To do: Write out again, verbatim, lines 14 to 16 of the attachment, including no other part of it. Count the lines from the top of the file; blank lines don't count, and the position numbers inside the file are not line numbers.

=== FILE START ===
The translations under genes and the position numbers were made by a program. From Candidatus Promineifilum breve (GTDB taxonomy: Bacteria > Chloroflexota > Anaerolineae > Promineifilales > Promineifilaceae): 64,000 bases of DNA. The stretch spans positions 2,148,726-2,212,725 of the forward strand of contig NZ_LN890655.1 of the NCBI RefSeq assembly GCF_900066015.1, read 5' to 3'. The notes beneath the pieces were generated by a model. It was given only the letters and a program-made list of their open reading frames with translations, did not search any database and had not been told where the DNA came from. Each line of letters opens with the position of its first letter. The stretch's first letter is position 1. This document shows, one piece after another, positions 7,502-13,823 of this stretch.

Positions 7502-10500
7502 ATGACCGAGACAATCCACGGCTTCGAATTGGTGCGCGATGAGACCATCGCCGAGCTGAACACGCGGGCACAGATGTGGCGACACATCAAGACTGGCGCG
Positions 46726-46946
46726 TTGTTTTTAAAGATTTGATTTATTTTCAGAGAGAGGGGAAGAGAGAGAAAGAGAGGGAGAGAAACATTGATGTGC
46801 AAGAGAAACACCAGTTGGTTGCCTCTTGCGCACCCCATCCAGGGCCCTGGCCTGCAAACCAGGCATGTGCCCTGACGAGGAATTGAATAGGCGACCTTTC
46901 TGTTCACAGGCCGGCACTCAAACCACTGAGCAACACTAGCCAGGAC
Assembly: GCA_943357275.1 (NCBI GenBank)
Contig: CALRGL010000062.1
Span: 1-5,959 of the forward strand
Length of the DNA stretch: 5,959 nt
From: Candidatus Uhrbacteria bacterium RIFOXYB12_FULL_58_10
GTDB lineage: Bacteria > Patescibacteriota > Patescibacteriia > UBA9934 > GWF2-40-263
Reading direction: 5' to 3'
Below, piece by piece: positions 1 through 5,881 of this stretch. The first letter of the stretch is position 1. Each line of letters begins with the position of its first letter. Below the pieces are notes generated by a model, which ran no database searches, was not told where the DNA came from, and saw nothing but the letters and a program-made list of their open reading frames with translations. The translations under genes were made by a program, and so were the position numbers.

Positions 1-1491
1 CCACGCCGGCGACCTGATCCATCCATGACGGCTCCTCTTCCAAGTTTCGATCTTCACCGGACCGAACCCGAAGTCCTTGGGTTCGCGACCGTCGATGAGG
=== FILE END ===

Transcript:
Reading direction: 5' to 3'
Below, piece by piece: positions 1 through 5,881 of this stretch. The first letter of the stretch is position 1. Each line of letters begins with the position of its first letter. Below the pieces are notes generated by a model, which ran no database searches, was not told where the DNA came from, and saw nothing but the letters and a program-made list of their open reading frames with translations. The translations under genes were made by a program, and so were the position numbers.

Positions 1-1491